Ewe turn

Livestock | 11th April 2023 | By Matt Dalgleish

Market Morsel

Last week we reported on the very strong export demand seen for Australian mutton since the start of 2023, particularly out of China. We had some subscriber queries on why this additional demand hasn’t shown up in price support for mutton at the saleyards, but it has.

The National Mutton Indicator has probed the 300c/kg cwt level several times this season and found good price support here. Indeed, mid-March saw the indicator slip toward 312 cents but recovered back above 365 cents by the start of April, a price gain of nearly 20% in a fortnight.

The impact of Chinese mutton export demand on price can be seen during the final quarter of 2022, when below average demand saw domestic mutton price ease by nearly 30% from around 480 c/kg cwt in October 2022 toward 340c/kg in mid-December. Given that China accounts for 40% of Australian mutton export flows each year and more than 95% of our mutton production in exported it is no surprise that Chinese demand, or lack of it, can have such a strong impact upon local pricing.


But demand is only one side of the price story. Supply, in the form of sheep slaughter volumes and sheep saleyard throughput levels, also plays a part. Compared to 2022 the current season has seen much stronger sheep supply and this has offset some of the strong export demand seen since the start of 2023.

In terms of sheep slaughter, weekly east coast processing volumes over the first quarter of 2023 have averaged around 122,000 head, which is nearly 44% higher than the 85,000 head per week (on average) seen over the same time period in 2022. East coast sheep throughput paints a similar picture of strong supply with average weekly volumes during quarter one of 2023 running at around 84,000 head compared to the 57,000 head seen during the first quarter of 2022. This represents 47% more sheep seen at the saleyard so far this season than what were offered during the same period in 2022.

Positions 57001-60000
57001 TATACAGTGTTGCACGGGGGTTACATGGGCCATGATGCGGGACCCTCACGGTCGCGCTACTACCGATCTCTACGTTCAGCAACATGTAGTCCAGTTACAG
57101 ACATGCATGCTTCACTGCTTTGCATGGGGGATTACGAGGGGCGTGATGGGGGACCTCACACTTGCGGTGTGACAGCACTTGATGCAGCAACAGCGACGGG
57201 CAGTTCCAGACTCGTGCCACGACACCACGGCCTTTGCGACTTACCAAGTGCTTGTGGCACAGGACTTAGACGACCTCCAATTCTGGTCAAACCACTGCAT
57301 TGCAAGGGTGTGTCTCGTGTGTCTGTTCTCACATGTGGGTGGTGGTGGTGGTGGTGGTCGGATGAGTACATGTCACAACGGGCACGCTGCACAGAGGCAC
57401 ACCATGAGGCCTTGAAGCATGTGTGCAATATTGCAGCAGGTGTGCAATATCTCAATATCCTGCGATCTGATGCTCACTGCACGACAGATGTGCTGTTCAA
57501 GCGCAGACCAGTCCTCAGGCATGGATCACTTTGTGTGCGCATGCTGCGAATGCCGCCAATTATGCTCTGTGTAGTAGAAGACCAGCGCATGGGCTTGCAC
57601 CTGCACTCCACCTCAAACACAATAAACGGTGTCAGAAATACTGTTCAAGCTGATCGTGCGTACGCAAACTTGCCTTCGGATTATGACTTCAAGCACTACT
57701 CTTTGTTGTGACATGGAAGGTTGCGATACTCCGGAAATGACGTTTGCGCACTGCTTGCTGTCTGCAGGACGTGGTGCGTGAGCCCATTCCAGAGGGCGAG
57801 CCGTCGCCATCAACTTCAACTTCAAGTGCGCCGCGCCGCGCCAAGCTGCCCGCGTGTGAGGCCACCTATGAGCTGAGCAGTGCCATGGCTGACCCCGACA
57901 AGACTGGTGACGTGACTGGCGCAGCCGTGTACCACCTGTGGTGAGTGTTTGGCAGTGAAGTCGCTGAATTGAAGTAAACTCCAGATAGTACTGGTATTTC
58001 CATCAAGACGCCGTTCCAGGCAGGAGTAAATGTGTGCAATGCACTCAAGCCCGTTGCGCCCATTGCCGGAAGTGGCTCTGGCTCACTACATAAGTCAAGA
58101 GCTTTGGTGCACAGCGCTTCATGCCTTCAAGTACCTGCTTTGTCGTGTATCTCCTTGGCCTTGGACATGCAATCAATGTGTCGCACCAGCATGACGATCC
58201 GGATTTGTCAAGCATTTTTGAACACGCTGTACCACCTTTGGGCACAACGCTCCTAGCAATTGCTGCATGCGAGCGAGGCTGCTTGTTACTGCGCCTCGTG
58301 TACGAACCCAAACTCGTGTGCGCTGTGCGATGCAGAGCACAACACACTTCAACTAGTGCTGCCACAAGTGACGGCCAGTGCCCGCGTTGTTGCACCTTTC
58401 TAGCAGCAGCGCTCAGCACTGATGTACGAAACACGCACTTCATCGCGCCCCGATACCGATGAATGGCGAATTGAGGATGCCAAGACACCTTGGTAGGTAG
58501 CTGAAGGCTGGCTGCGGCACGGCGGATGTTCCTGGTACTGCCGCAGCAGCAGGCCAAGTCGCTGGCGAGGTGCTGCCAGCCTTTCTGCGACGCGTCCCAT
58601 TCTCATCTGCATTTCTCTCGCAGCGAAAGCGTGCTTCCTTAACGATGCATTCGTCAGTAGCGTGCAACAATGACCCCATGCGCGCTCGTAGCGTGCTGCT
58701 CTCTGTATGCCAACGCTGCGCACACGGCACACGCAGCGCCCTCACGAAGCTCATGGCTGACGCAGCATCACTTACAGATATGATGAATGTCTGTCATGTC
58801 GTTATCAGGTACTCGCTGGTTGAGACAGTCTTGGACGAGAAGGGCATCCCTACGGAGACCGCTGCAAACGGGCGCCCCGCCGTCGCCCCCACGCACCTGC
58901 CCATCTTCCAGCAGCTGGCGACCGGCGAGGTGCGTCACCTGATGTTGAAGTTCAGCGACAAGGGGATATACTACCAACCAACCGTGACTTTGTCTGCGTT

So, yes demand for Australian mutton is booming. But supply is also stronger. The net result of these competing economic forces is that the National Mutton Indicator has found some support ahead of the 300 c/kg level, but is facing a few supply headwinds as it tries to get back above 400 cents.

One seasonal factor that may provide some price hope for sheep producers is the lower supply (slaughter and yarding) often seen into quarter two. Usually export demand also trends lower into the middle of the year, but given the very strong start to 2023 this may not be the case. If export volumes can stay robust has we head toward the middle of the year and supply dips we could see mutton prices climb back above 400c/kg cwt in the coming months.


  • Sheep
  • Prices
  • Supply and Demand
  • Exports
  • Domestic Consumption
  • Saleyard
  • Throughput
  • Slaughter